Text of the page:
Long-term strategy for gas in Europe

Dr Arnt Baer's picture
Dr Arnt Baer, Head of Politics and Associations, Gelsenwasser
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Currently, about 70 million European industrial and private customers are supplied by a gas grid 2.2 million kilometres in length. Natural gas, not only as a product, consists of various positive habits for heating, power generation and transport. Even in light of the political goals for a massive reduction of greenhouse gas emissions in Europe, there is still a lot of potential lying in gas-based supply. Coal to gas switching – for example, decided in German policy at the beginning of 2019 - provides ‘low hanging fruits’ for rapid, low-cost carbon emission reductions. In the heating sector about 7 million oil - fired heating systems are installed only in the German market. Another coal-fired heating systems still exist.

Study on contribution of gas and heat networks to efficient greenhouse gas reduction

In November 2017, Rheinenergie AG, Open Grid Europe and Gelsenwasser AG conducted a study with the Institute of Energy Economics of the University of the City of Cologne (EWI) that investigates what contribution existing gas and heating networks can make to efficient greenhouse gas reduction by 2030 and 2050.

The main conclusion of the study was that reduction targets can be achieved even in a non-technology-specific scenario (Evolution) by using the networks. A GHG reduction of 55% by 2030 and 95% by 2050 (relative to 1990 levels) was achieved for the energy industry, buildings and industry €139 billion cheaper than in a highly regulated approach with electrification by means of heat pumps (Revolution). The Evolution scenario offers more flexibility and opportunities for uncertain future developments than an early commitment to a specific technology. Much of the next decade could, therefore, see robust demand and a need for more pipeline gas and LNG imports (and probably new import infrastructure) due to declining domestic production, reduced use of coal and nuclear power, and gas use in power generation as back-up for renewables.

Storage and flexible generation will be key

But no doubt, the future energy system of Europe will be based on intermittent renewable energy sources to a high extent. The specified GHG reduction targets require the electricity mix to have lower CO2 emissions. It`s not clear to what extent heating and transport will be electrified. Power generation for sure will have shares of 50% and more of volatile wind onshore and photovoltaic generation. In both scenarios of the study electricity generation from renewable energies doubles by 2030 and quadruples by 2050.

A system based on so much volatility will need large scale back-up generation and storage in order to ensure a 24/7 security of supply. According to EWI, the installed capacity of gas-fired power stations will increase from the current 30 GW to 110 GW in 2050. Even in the Evolution scenario, the installed capacity of gas-fired power stations increases to 75 GW in 2050. Regarding storage, chemical energy carriers provide the highest energy density and especially gas provides the highest existing storage capacity. Batteries can only help during short (e.g. less than a day) load peaks but not over a longer period of "Dunkelflaute[1]". It is obvious to use the surplus of renewables for the creation of synthetic natural gas by Power-to-Gas technologies. Synthetic fuels are an essential requirement in both scenarios in order to meet ambitious climate goals and are largely imported. Consequently, with 448 TWh (Revolution) and 634 TWh (Evolution), there is a significant requirement for synthetic fuels in 2050 in order to meet climate targets.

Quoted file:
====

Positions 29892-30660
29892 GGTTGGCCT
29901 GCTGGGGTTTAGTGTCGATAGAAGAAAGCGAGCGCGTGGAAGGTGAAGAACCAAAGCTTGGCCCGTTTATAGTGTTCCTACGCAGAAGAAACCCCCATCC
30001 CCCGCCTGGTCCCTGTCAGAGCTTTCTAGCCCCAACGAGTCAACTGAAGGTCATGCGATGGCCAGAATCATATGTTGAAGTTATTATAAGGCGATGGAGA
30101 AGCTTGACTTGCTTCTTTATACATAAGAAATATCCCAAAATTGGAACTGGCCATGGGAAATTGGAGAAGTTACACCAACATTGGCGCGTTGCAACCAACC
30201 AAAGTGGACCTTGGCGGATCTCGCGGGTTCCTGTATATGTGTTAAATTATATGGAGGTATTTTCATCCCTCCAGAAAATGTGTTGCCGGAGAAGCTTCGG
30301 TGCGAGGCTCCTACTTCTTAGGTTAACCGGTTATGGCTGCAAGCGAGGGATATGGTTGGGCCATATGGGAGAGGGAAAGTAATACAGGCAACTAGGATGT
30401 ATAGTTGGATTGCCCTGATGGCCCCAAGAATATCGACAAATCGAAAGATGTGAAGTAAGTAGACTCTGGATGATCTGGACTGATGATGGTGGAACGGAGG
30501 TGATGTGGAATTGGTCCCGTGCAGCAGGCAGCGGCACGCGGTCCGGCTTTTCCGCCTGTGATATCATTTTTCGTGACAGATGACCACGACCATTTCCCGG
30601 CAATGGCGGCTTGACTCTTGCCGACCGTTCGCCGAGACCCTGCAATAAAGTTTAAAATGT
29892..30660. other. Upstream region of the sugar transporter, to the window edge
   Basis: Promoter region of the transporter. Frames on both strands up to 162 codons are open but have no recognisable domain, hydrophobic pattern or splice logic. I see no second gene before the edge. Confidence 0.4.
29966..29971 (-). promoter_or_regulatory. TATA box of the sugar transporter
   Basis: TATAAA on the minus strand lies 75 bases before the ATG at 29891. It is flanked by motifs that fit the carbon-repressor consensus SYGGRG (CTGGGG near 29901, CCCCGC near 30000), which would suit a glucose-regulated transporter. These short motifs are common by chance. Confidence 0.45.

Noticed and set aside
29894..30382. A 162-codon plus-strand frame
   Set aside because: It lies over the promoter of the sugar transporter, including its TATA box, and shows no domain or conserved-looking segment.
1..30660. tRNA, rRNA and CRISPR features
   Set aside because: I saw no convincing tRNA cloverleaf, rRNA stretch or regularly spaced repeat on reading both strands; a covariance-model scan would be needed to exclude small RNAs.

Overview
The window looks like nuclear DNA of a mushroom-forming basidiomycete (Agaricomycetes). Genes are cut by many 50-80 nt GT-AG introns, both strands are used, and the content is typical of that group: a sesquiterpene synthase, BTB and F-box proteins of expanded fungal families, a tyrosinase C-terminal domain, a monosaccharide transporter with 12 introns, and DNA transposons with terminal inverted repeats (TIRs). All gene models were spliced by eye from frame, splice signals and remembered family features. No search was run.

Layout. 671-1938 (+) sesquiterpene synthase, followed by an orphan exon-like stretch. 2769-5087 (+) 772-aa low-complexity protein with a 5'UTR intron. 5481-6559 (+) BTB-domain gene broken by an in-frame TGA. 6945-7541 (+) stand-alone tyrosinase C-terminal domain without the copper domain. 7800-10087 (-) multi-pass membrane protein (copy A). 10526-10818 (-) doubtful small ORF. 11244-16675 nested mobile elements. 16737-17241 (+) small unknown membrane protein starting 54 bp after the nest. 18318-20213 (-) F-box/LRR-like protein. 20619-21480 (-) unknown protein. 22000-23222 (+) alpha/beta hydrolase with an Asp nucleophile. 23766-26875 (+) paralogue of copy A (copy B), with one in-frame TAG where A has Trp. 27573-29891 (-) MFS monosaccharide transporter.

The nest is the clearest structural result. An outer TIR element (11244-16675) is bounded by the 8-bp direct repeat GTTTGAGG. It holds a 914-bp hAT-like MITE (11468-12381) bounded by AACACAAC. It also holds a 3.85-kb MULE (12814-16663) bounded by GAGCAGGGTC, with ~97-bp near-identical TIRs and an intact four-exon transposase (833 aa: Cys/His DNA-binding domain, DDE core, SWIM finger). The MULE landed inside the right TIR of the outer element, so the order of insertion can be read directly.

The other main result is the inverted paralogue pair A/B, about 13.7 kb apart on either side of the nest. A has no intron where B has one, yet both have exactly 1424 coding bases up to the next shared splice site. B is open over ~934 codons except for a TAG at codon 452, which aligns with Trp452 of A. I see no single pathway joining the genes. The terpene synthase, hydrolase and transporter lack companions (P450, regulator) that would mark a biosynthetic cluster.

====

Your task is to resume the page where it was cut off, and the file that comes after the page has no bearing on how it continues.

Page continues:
Finding perspectives for post-2030  

The technical feasibility of several concepts has been shown in several research projects. CCU has no acceptance by the people and politicians - at least in Germany. But by doing focused research on hydrogen and the possibilities of blending in transmission and distribution grids, methanation and synthetic methane we have to find out if these technologies can be integrated into the daily operation of European energy supply.

At the moment it is unclear whether, and at what cost, methane storages could be converted to hydrogen. And we have to find out the legal and fiscal barriers for the market entry especially regarding the framework and address them to politicians. An almost decarbonised energy system within which the gas industry has made no substantial effort to reduce its carbon footprint is likely to deal with dramatically lower gas consumption by 2050.

[1] The German term "Dunkelflaute" means a longer period (in EWI-study two weeks) with little sunshine and wind and hence only a little generation from renewables.

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